Thankfully, I found something to help make my computer a little more Primal, alleviating some of my computer-related sleep problems. But first a little background on the 'why' and the 'how' of digital-age insomnia.
What Is Melatonin?
The pineal gland generates melatonin - interestingly, it is light sensitive. There is a very complicated hookup between the pineal gland and your eyes - essentially it knows when daylight (or artificial daylight from blue-light heavy screens like cell phones, computer monitors and televisions) is hitting your eyes, and then melatonin synthesis is suppressed; conversely, when lower spectrum "red" light (think sunsets!) starts hitting your eyes, or the absence of light altogether, it tells the pineal gland to get movin'!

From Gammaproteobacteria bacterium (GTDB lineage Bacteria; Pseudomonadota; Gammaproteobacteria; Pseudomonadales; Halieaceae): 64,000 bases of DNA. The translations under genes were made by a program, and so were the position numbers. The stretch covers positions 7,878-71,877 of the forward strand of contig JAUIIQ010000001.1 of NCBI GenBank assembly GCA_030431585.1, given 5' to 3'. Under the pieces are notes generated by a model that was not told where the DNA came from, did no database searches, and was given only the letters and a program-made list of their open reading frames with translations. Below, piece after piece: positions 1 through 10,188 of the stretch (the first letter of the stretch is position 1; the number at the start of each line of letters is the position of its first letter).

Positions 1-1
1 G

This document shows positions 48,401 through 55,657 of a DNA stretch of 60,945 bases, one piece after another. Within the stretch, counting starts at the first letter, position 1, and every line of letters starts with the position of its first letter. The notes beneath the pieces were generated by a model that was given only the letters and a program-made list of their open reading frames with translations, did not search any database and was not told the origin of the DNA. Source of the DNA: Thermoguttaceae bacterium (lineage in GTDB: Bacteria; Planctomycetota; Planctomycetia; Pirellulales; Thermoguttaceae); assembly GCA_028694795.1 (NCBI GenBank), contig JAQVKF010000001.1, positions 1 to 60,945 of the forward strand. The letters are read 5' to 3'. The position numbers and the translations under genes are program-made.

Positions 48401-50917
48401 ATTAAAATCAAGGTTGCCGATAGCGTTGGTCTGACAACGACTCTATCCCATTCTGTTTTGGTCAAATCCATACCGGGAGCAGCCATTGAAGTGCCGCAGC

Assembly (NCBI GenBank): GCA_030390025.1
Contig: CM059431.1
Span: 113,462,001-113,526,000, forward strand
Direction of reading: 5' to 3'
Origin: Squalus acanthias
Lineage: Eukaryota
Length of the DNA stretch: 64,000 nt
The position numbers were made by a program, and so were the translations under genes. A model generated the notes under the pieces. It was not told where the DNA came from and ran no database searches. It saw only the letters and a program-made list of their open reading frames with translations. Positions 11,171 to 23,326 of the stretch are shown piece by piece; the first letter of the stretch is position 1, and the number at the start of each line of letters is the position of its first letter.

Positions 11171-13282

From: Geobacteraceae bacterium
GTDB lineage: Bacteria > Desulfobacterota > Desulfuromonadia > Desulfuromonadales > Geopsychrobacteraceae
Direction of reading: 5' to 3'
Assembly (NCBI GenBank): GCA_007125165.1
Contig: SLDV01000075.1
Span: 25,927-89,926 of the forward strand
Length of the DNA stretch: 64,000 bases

Quite a useful chemical, melatonin is made all over the body, mostly in the skin (where it serves other and varied functions) and the pineal gland, located in the brain, where it serves as a sleep regulator. Melatonin is manufactured from the neurotransmitter serotonin, which is created by the amino acid tryptophan.
Melatonin doesn't necessarily make you fall asleep, but works more as a "time cue", essentially telling your brain, "Now is probably a good time to take a break, yanno?" This makes it a very important element in our Circadian Rhythm, or our biological clock. When we start screwing with our biological clock, bad things start to happen.
Computer, Phone and Television Screens - Oh my!
As mentioned above, blue light suppresses melatonin production. It is emitted by some lamps, UV lights, computer monitors, television screens and hand-held devices... actually, most artificial light sources, as can be easily seen in the picture in the beginning of this article. Not only does this contribute to insomnia via late-night computing or TV viewing, but it has several deleterious effects on our vision, to boot.